Police department still waiting for explanation of DPS audit of sexual assault clearance rates
On New Year’s Eve, Austin Police Department Chief Brian Manley gave a press conference in which he noted that nearly two-thirds of the sexual assault cases reviewed by Texas Department of Public Safety from January, November and December of 2017 had been misclassified. He explained that he could not go into further detail at the time because the department was waiting for the full audit to be released.
At the Jan. 7 meeting of the Public Safety Commission, Chief of Staff Troy Gay was similarly unable to provide any updates to explain the information Chief Manley had released last week. Gay did say that more information would follow the arrival of the full audit, which could be as early as this Friday and no later than Jan. 18. The findings will be made public shortly after the department receives the full audit.
Still, even without the full picture, Gay told the commission that “we did believe that it was necessary to provide some training for our investigative bureau.”
The training, which will begin tomorrow, will be overseen by the DPS. “Our investigations – we do feel like they are sound although there do need to be improvements,” he said.
While commissioners applauded the initiative and acknowledged that training was a necessary step to prevent mislabeling of cases in the future, “there are deeper issues that look at how APD and our community is responding to sexual assault,” said Commissioner Daniela Nuñez.
Amanda Lewis, speaking as a member of the Commission for Women, expressed her impression that mislabeling sexual assault cases was a symptom of a larger issue that included a lack of prioritization of sexual assault. However, she clarified that since the preliminary numbers were given without the context of the full report, she was left with more questions than answers.
Commissioner Rebecca Bernhardt agreed, saying that the preliminary audit had left her too with “more questions than answers.” Commissioner Ed Scruggs agreed with both women, saying that taken in the context of past issues with APD’s sex crimes unit, it is possible to believe that the clearance numbers were “juiced.”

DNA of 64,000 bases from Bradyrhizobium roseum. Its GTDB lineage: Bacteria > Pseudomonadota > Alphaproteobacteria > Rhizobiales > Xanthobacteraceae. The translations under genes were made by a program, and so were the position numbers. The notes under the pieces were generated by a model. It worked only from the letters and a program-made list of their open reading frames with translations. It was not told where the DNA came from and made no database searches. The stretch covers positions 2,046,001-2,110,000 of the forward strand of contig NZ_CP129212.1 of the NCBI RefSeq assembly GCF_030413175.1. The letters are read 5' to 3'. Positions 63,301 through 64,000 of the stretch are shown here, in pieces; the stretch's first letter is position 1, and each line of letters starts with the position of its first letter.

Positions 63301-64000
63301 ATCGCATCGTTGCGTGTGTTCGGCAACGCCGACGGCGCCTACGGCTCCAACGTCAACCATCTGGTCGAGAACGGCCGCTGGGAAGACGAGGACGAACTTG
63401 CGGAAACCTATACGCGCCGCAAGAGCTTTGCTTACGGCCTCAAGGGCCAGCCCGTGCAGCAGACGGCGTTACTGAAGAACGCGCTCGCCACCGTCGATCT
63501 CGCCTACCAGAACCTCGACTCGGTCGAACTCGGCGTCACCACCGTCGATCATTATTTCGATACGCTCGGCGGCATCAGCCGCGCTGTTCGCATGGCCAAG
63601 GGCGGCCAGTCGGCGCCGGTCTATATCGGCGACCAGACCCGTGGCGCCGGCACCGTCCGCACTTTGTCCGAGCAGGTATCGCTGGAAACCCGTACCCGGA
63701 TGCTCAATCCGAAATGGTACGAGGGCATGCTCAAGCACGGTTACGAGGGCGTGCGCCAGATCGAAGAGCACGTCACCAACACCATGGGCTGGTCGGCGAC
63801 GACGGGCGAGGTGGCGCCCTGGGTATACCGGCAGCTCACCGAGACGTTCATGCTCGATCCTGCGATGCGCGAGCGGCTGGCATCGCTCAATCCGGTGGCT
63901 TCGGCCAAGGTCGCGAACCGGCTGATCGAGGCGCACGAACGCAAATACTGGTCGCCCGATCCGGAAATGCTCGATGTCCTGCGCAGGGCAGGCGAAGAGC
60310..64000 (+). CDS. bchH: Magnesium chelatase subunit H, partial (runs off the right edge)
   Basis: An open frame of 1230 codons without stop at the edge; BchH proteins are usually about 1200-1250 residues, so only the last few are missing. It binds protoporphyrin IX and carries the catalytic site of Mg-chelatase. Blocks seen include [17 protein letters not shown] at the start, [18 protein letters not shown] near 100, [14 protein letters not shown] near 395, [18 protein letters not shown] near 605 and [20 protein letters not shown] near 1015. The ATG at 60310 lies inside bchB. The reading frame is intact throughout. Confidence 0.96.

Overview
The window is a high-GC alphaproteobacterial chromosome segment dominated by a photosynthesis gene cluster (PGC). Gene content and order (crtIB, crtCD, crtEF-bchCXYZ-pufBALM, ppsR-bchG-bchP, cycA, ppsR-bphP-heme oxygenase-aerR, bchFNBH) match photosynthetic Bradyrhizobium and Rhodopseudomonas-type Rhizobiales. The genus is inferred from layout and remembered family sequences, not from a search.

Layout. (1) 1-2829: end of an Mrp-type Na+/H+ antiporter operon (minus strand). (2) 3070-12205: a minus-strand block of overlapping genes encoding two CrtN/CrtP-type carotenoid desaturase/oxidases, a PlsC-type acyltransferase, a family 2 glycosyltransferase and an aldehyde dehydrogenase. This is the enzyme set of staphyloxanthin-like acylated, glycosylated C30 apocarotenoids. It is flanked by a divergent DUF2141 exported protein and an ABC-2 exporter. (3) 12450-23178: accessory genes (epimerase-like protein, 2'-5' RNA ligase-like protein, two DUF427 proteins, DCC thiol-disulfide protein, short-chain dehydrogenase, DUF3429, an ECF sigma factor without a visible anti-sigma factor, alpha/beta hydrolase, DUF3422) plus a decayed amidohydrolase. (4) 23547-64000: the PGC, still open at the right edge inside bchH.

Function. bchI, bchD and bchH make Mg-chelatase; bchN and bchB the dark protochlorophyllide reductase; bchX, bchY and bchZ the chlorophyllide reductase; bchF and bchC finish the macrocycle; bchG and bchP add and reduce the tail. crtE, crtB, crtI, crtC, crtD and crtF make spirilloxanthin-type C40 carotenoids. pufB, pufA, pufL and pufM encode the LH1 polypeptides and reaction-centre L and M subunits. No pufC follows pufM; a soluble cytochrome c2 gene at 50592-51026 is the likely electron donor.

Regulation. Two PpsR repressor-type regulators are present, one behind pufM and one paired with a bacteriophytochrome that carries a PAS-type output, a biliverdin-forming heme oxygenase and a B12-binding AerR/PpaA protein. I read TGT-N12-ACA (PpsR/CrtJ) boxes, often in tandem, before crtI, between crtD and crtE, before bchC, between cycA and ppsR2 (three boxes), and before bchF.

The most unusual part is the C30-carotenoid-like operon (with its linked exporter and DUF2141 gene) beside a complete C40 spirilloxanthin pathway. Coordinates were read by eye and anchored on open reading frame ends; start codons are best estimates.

Gay said that when the department conducted its own internal audit, “It did not point to any significant issues (with labeling).” He pointed to the fact that Chief Manley voluntarily requested the audit and made the data public as soon as he was able to, indicating his willingness to improve transparency within the department.
Bernhardt noted that it took nearly two weeks to release the preliminary audit – which was received by the department on Dec. 13 – to the public, “which really looks like an effort to bury the lead,” she said.
Gay assured the commission that the chief received the report just prior to Christmas and that holiday timing made New Year’s Eve the optimal time to release the information to the media.
One of the findings that came out of the audit was the number of cases that were closed because victims chose not to pursue an investigation. Lewis said that this trend was alarming because victims who choose to undergo a rape kit have already crossed one of the hardest hurdles by asking for help. “We are specifically diving into the data to understand why victims are choosing not to move forward,” explained Gay.
Gay said that overall, APD’s policy on handling sexual assault cases is in line with required uniform crime reporting.
Commissioner Kim Rossmo noted that regardless of how the department gets there, “What we want are solved cases. Cases that are properly cleared.”
When asked, Gay said he was unable to comment further.
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